Can be complicated sometimes, eh? Let’s make it super simple for you!

Structure of neural networks

– Input neurons represents the information we are trying to classify. – Each number in the input neurons is given a weight at each synapse – At each neuron in the next layer, we add the outputs of all synapses coming to that neuron along with a bias and apply an activation function to the weighted sum (this number is somewhere between 0 and 1) – Each yellow node in the hidden layer is a weighted sum of the blue input node values. The output is a weighted sum of the yellow nodes. – The output of that function will be treated as the input for the next synapse layer. – Continue until you reach the output.

Some good YouTube videos to understand this: (1) https://lnkd.in/dCeAQBm (2) https://lnkd.in/dckaczW The videos also contain good examples that will help you understand the concept better.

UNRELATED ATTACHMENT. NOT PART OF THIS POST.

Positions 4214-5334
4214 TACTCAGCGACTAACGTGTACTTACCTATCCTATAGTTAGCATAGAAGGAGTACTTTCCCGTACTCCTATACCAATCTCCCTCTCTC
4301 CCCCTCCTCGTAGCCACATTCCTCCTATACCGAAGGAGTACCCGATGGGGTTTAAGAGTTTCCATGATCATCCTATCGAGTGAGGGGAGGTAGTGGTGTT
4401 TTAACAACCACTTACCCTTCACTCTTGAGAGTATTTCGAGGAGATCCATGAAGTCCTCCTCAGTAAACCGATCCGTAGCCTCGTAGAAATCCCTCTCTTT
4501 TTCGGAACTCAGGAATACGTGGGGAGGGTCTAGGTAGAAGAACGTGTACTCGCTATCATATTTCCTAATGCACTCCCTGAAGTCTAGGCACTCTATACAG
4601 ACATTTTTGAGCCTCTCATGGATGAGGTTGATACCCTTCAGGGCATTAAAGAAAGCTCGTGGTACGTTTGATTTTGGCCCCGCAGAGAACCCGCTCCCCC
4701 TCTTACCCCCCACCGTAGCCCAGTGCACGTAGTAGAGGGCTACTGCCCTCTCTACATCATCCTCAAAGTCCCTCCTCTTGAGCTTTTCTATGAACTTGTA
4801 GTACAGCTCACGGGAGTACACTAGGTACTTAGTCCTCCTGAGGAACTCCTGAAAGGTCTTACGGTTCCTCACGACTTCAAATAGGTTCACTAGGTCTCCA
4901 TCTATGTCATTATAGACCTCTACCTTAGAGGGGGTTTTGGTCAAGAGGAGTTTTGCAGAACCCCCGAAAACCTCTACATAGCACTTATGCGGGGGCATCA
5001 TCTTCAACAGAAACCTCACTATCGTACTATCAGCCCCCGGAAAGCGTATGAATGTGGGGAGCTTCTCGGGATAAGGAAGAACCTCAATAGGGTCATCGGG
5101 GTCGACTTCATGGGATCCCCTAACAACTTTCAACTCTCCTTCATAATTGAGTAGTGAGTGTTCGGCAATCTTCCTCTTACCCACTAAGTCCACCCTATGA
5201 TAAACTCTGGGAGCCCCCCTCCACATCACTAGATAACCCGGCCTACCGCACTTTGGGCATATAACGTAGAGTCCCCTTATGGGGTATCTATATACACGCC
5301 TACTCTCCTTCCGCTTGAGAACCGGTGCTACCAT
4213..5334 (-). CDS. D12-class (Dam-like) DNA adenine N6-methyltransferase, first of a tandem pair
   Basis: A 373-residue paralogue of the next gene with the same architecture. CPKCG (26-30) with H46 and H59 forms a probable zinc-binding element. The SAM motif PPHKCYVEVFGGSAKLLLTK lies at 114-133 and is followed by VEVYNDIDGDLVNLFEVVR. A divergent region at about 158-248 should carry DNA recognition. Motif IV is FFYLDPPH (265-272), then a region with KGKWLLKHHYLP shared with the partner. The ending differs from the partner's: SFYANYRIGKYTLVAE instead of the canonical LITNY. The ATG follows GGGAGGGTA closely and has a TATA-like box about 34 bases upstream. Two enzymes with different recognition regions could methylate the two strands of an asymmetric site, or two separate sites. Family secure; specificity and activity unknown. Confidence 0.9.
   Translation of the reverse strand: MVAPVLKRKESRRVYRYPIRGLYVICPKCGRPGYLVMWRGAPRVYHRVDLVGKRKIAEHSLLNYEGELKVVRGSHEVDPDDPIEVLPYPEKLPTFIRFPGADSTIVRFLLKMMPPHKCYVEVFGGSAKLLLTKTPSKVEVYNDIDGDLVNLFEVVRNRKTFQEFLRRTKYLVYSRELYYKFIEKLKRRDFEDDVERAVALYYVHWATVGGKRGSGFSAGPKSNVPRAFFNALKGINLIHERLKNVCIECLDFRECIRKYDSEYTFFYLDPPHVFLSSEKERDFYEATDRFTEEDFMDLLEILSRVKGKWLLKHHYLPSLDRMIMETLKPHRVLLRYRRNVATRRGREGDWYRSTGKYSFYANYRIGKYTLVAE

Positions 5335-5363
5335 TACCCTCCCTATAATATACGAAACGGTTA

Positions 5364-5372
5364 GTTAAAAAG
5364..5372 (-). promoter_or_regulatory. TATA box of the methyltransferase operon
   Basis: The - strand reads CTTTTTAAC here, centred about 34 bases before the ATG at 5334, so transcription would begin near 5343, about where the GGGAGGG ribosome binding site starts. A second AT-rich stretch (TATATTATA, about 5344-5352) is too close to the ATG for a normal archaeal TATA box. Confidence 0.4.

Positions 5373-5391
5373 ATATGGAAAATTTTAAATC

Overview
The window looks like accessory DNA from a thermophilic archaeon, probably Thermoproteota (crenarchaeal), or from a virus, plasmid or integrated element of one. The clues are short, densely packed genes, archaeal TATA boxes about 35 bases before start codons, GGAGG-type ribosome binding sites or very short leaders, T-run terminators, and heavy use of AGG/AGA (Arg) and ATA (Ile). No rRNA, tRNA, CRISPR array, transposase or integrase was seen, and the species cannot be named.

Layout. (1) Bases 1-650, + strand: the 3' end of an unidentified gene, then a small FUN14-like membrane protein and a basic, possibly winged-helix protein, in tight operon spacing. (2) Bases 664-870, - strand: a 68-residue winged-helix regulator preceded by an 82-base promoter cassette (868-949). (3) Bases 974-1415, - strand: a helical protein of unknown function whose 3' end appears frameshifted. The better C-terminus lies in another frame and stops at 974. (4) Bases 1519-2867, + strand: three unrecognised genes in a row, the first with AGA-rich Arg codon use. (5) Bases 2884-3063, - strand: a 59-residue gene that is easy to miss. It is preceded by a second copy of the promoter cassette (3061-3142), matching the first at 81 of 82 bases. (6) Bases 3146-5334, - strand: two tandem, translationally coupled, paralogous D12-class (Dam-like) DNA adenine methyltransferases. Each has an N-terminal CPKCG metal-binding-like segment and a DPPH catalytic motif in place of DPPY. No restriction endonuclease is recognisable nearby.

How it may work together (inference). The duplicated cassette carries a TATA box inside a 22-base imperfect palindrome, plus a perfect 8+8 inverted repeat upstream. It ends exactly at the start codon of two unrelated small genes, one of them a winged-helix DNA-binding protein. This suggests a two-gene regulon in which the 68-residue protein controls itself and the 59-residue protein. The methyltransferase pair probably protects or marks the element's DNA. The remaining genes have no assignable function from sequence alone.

Feed forward neural networks!

– These were the first type of neural networks invented, are usually simpler than other networks. – They just go in one direction and the connection between the units do not form a cycle. – Use cases : Mostly in Supervised learning (where the data to be learned is neither sequential nor time-dependent).

Single-Layer Perceptrons – Simplest type of feedforward neural network. – They have no hidden units. – The output units are computed directly from the sum of the product of their weights with the corresponding input units, plus some bias. – The single-layer perceptrons are linear classifiers, hence they can only learn linearly separable patterns.

Multi-Layer Perceptron (MLP) – MLP is composed of many perceptrons. – Layers in MLPs comprise of an input layer, some number (or zero) of hidden layers, and an output layer. – Unlike single-layer perceptrons, MLPs are capable of learning to compute non-linearly separable functions. – Use cases: One of the primary machine learning techniques for both regression and classification in supervised learning.